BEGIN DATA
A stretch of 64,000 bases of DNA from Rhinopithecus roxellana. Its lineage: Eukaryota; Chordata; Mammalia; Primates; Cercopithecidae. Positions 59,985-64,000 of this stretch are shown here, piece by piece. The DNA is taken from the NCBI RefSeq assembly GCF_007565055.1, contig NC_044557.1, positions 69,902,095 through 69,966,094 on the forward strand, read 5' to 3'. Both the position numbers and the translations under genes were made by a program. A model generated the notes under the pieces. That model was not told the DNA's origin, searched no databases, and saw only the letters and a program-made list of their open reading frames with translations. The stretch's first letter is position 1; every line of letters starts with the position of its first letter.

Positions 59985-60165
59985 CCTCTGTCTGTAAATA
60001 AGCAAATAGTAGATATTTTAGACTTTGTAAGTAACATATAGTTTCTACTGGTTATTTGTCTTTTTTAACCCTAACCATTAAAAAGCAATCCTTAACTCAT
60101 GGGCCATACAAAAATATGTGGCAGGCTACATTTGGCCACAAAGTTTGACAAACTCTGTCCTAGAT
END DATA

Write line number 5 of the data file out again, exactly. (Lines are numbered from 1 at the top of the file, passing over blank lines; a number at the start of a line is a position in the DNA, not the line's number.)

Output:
60101 GGGCCATACAAAAATATGTGGCAGGCTACATTTGGCCACAAAGTTTGACAAACTCTGTCCTAGAT